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Exploring How Social and Ecological Factors Shape Fisheries

Working with ecologists, fisheries scientists, economists, social scientists, and local stakeholders to advance sustainable fisheries.

Setting the stage for fishery success

What makes for good fishing? And how can we keep it going, so that today’s anglers can pass on more than tall fish tales?

We are looking at the social and ecological factors that influence fishery health in northern Wisconsin and working with lake users and managers to identify effective management strategies.

Findings have big picture applications – not only to fisheries, but also to other shared resources like forests, pastures, groundwater, and the atmosphere.

The problem

  • Shared or common-pool resources pose complex management challenges.
  • Threats like overfishing, invasive species, habitat loss, and development are degrading lake ecosystems and the fish they support.
  • Throughout the US, many regions depend on revenue from lake-based recreation.

We are exploring...

  • How ecological and social processes shape recreational fisheries at the landscape scale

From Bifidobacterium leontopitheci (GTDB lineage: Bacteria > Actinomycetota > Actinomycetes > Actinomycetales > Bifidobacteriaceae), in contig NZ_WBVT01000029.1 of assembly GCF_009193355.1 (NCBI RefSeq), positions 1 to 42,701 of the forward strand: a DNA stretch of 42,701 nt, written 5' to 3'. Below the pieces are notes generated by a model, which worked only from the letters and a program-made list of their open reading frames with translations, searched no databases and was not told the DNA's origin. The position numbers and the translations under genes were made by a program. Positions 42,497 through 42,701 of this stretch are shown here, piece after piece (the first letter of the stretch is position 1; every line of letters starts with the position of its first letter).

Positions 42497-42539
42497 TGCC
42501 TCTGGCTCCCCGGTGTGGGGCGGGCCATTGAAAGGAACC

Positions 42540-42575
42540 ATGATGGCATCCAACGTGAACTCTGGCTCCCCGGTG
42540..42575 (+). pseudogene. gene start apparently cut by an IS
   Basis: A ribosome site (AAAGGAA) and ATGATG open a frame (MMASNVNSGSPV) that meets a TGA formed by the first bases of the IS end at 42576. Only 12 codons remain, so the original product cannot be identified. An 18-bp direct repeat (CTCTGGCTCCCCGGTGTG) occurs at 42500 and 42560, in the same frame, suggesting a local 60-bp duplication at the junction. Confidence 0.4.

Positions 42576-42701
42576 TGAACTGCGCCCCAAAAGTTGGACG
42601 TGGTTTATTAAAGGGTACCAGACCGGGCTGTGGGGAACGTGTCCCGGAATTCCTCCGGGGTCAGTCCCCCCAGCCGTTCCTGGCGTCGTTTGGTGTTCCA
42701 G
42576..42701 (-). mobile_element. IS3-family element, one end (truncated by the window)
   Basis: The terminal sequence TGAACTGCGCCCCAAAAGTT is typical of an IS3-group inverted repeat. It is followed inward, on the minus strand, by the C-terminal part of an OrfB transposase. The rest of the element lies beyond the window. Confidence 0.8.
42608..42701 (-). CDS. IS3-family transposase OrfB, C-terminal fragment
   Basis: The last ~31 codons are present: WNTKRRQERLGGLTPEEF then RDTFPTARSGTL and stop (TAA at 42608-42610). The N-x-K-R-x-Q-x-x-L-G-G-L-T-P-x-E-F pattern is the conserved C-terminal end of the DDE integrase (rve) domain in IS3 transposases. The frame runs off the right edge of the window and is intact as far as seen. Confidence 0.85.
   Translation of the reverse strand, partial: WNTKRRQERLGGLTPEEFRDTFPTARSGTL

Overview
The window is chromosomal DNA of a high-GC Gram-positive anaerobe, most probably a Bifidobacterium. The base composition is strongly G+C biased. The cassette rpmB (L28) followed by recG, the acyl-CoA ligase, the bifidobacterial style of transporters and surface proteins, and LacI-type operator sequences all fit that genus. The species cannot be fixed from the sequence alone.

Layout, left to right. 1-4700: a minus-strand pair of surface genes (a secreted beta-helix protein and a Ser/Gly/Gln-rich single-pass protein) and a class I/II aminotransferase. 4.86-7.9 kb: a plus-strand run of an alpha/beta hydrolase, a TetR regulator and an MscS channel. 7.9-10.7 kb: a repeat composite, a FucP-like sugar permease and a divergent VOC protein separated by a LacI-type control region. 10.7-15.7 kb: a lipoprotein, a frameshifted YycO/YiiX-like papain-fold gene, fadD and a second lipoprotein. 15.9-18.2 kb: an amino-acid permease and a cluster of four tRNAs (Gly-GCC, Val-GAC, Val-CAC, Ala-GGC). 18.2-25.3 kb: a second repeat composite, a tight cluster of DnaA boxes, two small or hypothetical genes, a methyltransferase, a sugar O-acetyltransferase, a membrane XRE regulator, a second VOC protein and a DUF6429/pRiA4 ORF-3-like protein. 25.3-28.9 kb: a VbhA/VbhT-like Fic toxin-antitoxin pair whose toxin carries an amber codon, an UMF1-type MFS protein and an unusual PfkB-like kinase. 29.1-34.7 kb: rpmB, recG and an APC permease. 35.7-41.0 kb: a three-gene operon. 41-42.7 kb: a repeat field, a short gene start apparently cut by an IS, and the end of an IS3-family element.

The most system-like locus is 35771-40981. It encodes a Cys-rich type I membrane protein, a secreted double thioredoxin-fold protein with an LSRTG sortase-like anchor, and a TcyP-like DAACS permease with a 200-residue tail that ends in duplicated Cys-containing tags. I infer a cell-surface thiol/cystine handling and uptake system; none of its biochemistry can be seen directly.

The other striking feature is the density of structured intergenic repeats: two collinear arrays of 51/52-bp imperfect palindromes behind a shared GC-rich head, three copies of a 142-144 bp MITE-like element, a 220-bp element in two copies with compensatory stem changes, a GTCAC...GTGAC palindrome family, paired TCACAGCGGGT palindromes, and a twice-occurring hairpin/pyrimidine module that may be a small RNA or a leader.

• How the ‘tragedy of the commons’ influences lake health
  • The effectiveness of management strategies being used by lake associations
  • How decisions made by anglers impact freshwater fisheries

Our discoveries

Current economic theory suggests that open-access resources fall victim to the ‘tragedy of the commons’

Without explicit ownership, there is no incentive for voluntary stewardship. As a result, shared resources like fisheries and forests suffer exploitation and poor management.  

Our work tells a different story. We’ve analyzed fish stocking rates by northern Wisconsin lake associations and modeled the biological and economic impacts. Findings show that incentives exist to promote investment in lake management. 

These findings bear important implications for governance of common pool resources around the world.

Many models of lake fisheries assume that coarse woody structures in the water – like felled trees and stumps – provide protective habitat for juvenile fish and help stabilize fish populations.

We conducted one of the first large-scale tests of this assumption and did not find evidence to support it. Purported benefits of adding woody structures to freshwaters may need to be reexamined, and large-scale assessments are a key research need.

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